The project Doctrine includes two series of works that Xu Qu is planning to create for Position/Art Basel Miami 2017. The first series includes 6 ceramic chamber pot sculptures, while the other includes 6 large typographic printings of re-produced I-Ching covers, which were initially produced in China and brought back to Europe in the early 20th century by European priests. This project by Xu attempts to investigate how religious and political activities have influenced Chinese society and visual aesthetics in early capitalism, and addresses how these two distinctive ideologies have manifested themselves as a culture phenomenon. Xu transcendentally reflects this phenomena onto contemporary artistic dialogues in which pre-assumed standards determine the respective images. As images of the two ideologies are exchanged and reshuffled, Xu acclaims the significance of both the possibility and impossibility of ideologues taking place between the east and the west.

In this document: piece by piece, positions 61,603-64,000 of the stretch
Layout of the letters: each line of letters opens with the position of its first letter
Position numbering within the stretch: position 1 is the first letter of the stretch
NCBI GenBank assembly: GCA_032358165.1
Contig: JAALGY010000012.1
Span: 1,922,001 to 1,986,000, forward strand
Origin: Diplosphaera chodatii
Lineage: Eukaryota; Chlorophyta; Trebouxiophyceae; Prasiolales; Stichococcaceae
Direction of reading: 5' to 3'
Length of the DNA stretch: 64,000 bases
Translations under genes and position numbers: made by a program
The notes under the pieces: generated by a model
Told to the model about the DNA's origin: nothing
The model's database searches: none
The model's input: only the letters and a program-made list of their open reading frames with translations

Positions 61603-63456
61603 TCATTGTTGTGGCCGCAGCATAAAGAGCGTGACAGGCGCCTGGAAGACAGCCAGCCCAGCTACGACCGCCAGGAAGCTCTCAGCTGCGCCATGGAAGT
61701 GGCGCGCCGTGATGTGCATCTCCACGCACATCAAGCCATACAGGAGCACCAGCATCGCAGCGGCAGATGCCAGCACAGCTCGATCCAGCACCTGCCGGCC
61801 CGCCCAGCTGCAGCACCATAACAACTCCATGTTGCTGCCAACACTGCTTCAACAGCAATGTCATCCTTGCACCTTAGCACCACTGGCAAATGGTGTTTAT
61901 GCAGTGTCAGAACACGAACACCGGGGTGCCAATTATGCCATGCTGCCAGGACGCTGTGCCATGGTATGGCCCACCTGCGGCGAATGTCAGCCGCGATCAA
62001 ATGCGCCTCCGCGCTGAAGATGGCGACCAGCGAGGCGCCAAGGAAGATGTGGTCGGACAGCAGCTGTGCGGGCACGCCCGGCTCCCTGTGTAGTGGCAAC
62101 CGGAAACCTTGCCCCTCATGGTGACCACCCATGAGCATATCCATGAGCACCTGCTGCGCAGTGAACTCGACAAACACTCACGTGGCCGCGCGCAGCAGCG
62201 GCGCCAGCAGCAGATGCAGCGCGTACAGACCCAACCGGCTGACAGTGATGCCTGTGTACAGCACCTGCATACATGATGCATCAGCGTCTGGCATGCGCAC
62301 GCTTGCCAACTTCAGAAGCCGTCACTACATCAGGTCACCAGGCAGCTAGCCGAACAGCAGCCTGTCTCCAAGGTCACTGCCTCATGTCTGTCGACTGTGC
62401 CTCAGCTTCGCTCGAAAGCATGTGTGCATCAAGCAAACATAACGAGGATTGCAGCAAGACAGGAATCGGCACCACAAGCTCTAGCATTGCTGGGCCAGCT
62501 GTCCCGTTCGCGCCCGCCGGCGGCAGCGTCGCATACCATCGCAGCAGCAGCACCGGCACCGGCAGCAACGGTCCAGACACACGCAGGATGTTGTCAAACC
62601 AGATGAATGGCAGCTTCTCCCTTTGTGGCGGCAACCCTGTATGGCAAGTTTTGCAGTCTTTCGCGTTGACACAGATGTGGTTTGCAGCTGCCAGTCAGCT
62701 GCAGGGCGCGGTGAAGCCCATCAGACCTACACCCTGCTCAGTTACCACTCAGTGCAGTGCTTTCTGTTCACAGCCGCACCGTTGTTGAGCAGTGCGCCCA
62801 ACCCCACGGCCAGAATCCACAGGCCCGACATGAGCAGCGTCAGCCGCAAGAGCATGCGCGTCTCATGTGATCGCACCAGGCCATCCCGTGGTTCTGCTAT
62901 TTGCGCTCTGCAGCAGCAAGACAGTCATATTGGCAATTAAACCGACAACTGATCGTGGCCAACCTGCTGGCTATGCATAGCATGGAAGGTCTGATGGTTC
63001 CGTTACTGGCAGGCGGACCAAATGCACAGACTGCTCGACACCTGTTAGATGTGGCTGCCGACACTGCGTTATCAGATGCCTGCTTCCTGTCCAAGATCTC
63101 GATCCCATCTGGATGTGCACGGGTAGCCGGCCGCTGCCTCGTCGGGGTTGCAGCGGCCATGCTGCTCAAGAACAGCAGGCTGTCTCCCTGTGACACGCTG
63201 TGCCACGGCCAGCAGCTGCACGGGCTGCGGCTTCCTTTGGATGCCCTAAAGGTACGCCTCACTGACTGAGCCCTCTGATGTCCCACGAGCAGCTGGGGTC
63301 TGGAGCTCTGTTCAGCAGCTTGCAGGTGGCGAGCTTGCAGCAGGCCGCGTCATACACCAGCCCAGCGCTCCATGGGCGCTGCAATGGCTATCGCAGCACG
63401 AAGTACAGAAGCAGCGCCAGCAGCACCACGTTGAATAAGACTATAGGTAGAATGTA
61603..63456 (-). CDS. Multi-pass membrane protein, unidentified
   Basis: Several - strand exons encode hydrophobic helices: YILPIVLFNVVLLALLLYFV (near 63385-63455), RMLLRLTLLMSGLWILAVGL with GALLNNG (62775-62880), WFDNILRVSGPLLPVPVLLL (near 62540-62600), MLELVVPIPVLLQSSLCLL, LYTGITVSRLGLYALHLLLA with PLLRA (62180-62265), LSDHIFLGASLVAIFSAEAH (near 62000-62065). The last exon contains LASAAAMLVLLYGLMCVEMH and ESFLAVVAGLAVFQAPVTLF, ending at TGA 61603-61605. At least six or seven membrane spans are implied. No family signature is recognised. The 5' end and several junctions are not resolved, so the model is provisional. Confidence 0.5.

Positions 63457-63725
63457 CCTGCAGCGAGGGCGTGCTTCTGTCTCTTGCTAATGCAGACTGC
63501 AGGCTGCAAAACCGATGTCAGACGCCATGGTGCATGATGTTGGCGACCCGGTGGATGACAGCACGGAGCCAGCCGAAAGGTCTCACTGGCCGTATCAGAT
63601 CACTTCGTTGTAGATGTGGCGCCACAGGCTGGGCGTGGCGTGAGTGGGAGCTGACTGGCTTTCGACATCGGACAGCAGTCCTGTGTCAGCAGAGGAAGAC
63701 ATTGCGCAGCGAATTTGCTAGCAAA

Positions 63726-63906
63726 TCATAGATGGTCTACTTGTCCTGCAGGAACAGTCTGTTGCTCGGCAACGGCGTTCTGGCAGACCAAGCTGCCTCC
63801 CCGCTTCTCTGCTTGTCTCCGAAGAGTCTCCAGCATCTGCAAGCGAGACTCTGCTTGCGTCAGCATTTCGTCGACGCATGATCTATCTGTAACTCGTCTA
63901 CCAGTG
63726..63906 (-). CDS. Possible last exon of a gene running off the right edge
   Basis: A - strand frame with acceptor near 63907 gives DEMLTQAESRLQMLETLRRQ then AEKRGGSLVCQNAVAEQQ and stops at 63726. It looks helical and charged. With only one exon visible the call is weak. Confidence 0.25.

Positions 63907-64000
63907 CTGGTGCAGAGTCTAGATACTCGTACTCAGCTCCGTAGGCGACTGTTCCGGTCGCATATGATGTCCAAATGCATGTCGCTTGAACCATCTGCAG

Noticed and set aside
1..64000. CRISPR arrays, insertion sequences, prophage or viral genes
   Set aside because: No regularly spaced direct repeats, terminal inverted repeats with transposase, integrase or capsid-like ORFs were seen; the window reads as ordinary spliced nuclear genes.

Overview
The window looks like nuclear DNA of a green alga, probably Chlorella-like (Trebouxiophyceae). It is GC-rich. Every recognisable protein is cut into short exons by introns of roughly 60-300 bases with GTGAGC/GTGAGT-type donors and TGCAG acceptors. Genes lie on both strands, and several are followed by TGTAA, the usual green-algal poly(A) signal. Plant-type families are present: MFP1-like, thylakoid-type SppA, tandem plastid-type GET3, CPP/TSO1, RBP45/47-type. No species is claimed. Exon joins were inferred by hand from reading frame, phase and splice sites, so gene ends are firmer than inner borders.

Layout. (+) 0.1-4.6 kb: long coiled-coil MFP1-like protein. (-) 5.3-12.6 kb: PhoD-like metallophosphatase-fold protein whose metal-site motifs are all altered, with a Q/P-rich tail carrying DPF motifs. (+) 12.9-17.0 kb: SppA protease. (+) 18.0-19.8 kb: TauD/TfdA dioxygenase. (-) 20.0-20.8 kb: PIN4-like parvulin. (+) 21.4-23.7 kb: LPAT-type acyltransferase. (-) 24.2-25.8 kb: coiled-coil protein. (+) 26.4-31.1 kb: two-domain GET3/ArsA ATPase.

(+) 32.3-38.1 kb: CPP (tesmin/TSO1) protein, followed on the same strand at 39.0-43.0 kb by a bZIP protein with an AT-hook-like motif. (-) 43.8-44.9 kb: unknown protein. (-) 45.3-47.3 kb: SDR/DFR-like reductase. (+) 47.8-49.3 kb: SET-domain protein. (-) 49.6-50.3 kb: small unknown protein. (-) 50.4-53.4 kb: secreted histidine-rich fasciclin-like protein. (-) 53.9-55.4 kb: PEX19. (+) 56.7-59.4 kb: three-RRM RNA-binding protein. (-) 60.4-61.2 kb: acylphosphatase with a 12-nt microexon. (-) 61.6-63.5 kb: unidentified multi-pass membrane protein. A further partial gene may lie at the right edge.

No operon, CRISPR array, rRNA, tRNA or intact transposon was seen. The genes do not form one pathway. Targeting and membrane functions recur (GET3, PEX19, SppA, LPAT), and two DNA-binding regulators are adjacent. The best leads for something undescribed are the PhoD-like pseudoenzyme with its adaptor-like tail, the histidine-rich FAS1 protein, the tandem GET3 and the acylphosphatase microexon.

(Context for Parkes Chamber Pots: In 1856, British diplomat Sir Harry Smith Parkes came to China and Japan to negotiate affairs, and the negotiation team led by Parkes had refused to perform the kowtow gesture to the Chinese emperor. Consequently, the Qing government detained them. This later became known as “The Parkes Incident”, which many scholars perceived to have decisively instigated the burning of the imperial palace. After Parkes passed away, the Duke of Connaught installed a memorial on the Bund in Shanghai, which was later removed by Japanese troops during WWII. Later, the Chinese government commissioned a sculptor named Chen Weiyan from Canton to customize the chamber pots, which were subsequently named Parkes Chamber Pots. During the post-opium war, China evolved the semi-colonial and semi-feudal country, and the incorporation of Parkes into buffoonery chamber pots by local artists became an explicit mockery of the European conquerors.)